The top 6 things you should know about maternity pay as an employer

As an employer, you are very much responsible for the welfare of your employees. Aside from making sure that their work area is safe from harm, that they are fairly compensated for the work they do, it is also important that you are aware of their rights when they go on maternity leave.

Employees can take a leave up to 52 weeks and the earliest they can take the leave is about 11 weeks before the mother is expected to give birth. If you want more information, here are the six things you need to know about maternity pay.  

1. SMP or Statutory Maternity Pay is different from maternity allowance – SMP is your responsibility as an employer, while the maternity allowance is given by the government for those who are not eligible to receive the SMP.

2. Not everyone who goes on maternity leave will get SMP – you need to know the criteria for your employee to avail of the SMP. In order for them to receive it, the employee must have been working for you continuously, whether as a part-time or full-time worker, for 26 weeks or more up to 15 weeks before the expected date of birth of the infant. They must also be able to provide proof of the pregnancy of course, which can be in the form of the MATB1 certificate or a certification from the doctor or midwife confirming the pregnancy.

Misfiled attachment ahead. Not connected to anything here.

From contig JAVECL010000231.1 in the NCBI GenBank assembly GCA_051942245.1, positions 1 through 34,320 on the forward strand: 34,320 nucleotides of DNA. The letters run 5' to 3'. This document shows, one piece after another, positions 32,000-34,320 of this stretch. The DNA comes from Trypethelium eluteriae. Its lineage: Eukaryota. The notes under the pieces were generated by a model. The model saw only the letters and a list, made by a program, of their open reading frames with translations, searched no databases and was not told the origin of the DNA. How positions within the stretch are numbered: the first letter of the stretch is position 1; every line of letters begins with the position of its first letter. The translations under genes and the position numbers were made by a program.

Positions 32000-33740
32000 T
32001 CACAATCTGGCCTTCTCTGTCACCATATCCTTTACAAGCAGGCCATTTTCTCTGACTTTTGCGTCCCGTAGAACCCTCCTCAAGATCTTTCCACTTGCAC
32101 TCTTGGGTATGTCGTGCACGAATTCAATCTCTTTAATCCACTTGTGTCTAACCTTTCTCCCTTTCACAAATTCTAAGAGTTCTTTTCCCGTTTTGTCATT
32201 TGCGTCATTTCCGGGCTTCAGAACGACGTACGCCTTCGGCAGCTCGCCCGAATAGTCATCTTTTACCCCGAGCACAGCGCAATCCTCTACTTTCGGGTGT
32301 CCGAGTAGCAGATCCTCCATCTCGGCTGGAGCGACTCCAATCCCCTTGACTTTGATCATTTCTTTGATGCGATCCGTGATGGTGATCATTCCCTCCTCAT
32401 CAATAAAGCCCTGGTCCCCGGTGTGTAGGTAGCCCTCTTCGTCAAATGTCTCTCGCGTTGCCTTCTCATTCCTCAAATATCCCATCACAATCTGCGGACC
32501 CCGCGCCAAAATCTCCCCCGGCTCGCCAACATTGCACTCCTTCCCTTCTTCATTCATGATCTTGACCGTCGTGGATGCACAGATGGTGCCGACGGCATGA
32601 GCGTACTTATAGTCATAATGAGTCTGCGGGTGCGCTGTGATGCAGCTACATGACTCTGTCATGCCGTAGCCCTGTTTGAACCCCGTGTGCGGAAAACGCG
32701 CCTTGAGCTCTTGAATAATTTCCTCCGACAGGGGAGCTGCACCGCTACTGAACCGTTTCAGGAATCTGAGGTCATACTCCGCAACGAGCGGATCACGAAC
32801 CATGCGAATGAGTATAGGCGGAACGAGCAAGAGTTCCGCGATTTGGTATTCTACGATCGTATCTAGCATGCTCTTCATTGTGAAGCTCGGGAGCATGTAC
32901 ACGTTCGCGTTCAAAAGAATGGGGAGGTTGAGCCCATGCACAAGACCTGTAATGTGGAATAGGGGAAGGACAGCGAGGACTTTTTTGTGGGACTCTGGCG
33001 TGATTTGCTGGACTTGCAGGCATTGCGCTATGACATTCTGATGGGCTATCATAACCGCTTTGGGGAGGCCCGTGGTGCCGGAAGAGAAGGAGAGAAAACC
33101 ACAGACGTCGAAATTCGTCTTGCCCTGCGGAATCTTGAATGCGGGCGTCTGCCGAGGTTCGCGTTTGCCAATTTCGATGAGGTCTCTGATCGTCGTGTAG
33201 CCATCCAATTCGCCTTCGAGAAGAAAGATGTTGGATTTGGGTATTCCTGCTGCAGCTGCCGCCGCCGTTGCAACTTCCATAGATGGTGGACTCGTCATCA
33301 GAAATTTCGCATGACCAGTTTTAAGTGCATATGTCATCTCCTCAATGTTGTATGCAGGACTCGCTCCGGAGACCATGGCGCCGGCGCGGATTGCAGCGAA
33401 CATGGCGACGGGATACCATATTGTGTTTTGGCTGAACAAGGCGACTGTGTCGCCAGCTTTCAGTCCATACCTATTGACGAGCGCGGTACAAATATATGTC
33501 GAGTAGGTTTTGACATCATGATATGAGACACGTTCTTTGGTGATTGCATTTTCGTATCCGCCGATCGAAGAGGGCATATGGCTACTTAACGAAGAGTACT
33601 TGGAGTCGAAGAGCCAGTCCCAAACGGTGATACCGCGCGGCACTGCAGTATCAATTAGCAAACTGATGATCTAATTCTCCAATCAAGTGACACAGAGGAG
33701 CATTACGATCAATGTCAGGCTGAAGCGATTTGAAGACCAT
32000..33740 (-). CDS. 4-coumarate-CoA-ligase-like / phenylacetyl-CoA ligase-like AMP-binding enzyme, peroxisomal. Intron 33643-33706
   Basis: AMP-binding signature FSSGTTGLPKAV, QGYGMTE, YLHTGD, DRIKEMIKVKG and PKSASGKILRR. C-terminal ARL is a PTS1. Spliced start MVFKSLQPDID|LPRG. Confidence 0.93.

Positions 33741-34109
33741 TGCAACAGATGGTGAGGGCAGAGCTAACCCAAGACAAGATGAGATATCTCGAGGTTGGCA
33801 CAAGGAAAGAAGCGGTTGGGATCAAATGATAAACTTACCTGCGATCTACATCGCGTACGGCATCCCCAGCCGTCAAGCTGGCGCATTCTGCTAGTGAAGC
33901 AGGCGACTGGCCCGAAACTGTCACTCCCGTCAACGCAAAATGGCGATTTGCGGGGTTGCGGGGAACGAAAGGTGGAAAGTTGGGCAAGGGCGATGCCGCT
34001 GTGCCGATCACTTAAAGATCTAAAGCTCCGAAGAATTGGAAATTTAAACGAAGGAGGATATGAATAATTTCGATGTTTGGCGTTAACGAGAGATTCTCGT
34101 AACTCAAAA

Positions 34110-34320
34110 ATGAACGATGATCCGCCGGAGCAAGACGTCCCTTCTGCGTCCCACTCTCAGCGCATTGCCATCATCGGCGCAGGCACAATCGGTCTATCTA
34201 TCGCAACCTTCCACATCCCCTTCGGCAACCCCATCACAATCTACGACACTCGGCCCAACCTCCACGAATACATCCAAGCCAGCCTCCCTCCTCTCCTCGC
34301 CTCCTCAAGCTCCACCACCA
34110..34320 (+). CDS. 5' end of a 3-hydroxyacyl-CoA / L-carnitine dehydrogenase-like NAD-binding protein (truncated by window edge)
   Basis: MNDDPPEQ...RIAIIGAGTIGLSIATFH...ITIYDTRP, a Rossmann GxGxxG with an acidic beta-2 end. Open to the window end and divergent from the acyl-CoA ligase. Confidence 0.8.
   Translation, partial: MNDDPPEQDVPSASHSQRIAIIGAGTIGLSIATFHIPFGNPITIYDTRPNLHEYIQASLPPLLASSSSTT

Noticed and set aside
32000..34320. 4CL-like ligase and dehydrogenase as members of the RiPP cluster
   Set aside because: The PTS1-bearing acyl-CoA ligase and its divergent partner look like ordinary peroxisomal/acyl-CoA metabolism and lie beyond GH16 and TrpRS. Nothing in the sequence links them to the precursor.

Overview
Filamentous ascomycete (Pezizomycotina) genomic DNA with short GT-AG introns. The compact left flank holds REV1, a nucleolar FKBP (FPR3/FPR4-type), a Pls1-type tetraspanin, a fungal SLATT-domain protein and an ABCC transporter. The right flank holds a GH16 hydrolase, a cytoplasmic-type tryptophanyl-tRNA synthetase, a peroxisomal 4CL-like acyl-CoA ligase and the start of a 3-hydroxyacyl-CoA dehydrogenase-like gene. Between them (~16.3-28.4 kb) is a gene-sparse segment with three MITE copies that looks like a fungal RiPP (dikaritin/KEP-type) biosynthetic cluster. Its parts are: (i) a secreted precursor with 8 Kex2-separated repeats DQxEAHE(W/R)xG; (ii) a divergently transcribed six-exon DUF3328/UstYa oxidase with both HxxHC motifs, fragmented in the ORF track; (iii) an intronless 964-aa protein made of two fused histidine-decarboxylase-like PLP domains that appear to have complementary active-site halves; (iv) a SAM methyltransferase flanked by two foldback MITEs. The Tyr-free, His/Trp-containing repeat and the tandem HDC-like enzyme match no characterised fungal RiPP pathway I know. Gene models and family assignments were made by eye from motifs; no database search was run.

3. Maternity allowance is paid by the government – for those who are not able to qualify for the criteria for SMP, and for those who are self-employed, they can get the maternity allowance.  The amount that your employees will get depends on their eligibility, so research further to know exactly how much they will receive. Do remind them that they will need to do the application themselves as the allowance will not come from you but the Department for Work and Pensions.

4. As an employer, you can give more than the amount set – you can actually give more than the amount set by the government. If your company would like to be more generous to your employees and give them more than what the law requires, you may do so. It is also up to you if you will put in the contract your employees will sign, or if you will decide on a case by case basis.

5. The leave starts the day after the birth of the baby – if the baby is born earlier than the notice given to you by your employee, just count the leave days beginning the day after the baby was born. Make sure that they provide you with an official confirmation of the birth date so that you can, in turn, give the new end date of their leave.

6. While on leave, employees retain their employment rights – as an employer, you need to know that your employee’s rights are protected. That includes the fact that they can return to their jobs after their leave or if they opt to lengthen their leave, they can still get their old job back or something similar to it.

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